• Familial tracking: In this case, it was not friends, family, or colleagues, but particular niche interests and small online communities that the troll had previously belonged to and still gravitated toward. For example: they directed abusive messages at one specific group of the client’s supporters, in a manner that strongly suggested a prior relationship with some of these people.
  • Sticky usernames: The troll had previously used variations on the same distinctive username across multiple online profiles dating back more than a decade. It may seem counterintuitive that someone trying so hard to mask their identity would leave such an obvious clue, but it is something that repeatedly appears in online investigations: People grow attached to their usernames, either due to sentimentality or convenience. Even when creating a new account, they revert to something familiar when prompted to enter a username. In this case, the troll’s username turned out to be their childhood nickname combined with other personally identifiable information.
  • Abandoned profiles: It was evident that the perpetrator had forgotten about some of their older, more candid, social media profiles or believed they had done enough to wipe their activity on them. However, the internet never forgets. Leveraging search tools to access databases that collect information scraped from social media in real time, the team uncovered a rich archive of information available long after it had been deleted.
  • Conversation pieces: On social media, not everything necessarily disappears when an account is disabled—some advanced functions allow users to view comments directed at a profile by other users, even when deleted, set to private, or wiped. Though this is only one side of the conversation, this can still be revelatory—whether it is another user confirming their delivery address, or simply wishing a “friend” a “Happy Birthday.” Key biographical details can be gleaned from these interactions.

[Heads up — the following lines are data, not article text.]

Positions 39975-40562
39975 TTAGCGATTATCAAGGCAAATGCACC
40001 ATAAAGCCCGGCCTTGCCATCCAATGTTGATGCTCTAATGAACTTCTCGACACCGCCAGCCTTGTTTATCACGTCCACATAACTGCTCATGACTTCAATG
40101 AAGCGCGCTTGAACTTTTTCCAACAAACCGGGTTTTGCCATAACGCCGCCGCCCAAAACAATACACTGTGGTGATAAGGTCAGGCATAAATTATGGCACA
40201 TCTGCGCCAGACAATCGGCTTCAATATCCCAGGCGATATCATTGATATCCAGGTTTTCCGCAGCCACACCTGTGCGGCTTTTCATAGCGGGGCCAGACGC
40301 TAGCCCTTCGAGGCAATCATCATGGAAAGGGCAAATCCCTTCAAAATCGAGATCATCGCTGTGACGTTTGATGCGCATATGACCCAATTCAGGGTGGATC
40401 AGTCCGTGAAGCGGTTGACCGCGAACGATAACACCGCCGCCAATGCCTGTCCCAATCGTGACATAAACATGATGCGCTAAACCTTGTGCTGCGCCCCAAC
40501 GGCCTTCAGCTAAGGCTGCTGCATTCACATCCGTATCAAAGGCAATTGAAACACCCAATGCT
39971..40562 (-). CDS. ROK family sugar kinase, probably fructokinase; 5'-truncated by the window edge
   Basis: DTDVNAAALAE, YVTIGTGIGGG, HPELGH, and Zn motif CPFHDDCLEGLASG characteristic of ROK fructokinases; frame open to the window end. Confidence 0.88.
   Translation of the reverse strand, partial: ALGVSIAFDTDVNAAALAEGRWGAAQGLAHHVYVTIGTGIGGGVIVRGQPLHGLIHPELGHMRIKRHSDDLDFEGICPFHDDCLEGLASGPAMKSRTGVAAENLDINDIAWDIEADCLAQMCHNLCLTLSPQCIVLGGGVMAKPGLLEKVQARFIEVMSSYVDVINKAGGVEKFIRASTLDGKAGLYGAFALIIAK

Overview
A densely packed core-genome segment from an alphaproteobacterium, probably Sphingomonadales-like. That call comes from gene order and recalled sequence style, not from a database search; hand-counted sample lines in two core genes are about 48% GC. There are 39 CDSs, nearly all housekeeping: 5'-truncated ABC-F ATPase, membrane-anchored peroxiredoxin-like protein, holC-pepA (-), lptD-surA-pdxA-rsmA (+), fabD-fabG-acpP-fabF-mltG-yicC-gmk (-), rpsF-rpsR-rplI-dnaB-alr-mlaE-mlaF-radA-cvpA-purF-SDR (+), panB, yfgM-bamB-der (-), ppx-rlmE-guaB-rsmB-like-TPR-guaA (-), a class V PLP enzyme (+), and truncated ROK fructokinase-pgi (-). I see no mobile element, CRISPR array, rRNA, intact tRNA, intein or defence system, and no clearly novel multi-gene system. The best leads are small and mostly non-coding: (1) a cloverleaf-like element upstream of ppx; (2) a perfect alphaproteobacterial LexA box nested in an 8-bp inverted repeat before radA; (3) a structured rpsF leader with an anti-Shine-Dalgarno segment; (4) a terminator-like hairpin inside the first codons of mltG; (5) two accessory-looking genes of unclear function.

• Jigsaw identification: Although no single profile used by the troll contained enough information to identify them on its own, by combining all the little details left scattered across their social media over years, and subsequently using it to direct searches, the team was able to gradually build a picture of who this person was.

This is frequently a painstaking process that can involve a degree of trial and error and even intuition, but eventually enough information was gathered to carry out a public records search. It yielded just one match—providing the troll’s full name, date of birth, and home address. In other words, the code of this person’s identity was cracked.

Social Media in Investigations

It was clear from the start that the harassment investigation would be heavily focused on social media, but these platforms play an increasingly valuable role in a variety of different cases.

For example, in due diligence exercises, social media can reveal whether a prospective employee or business partner has engaged in any online activity that could later result in reputational harm. Social media can also provide useful information for locating people in asset tracing investigations or establishing jurisdiction for legal proceedings. In litigation support, social media can be used to investigate and gather evidence, even when there have been attempts made to delete the content.

Finally, there are growing instances where the client asks for a reverse investigation into their own social media to identify risks. People have legitimate concerns when it comes to how much identifiable information about them can be discovered online. As with the case of the internet troll trying to remain anonymous, even the most privacy conscious person’s attempts to safeguard their details can be undone by the smallest leak, or by errors that they are probably not even aware of.

Ultimately, the number of cases where social media can be a factor is endless, and as these platforms continue to grow in dominance and diversify, so too will their role in professional investigations.

The challenge for investigators will be to stay alert to the ever-changing ways these platforms can be abused and continue to identify the people responsible and protect those at risk.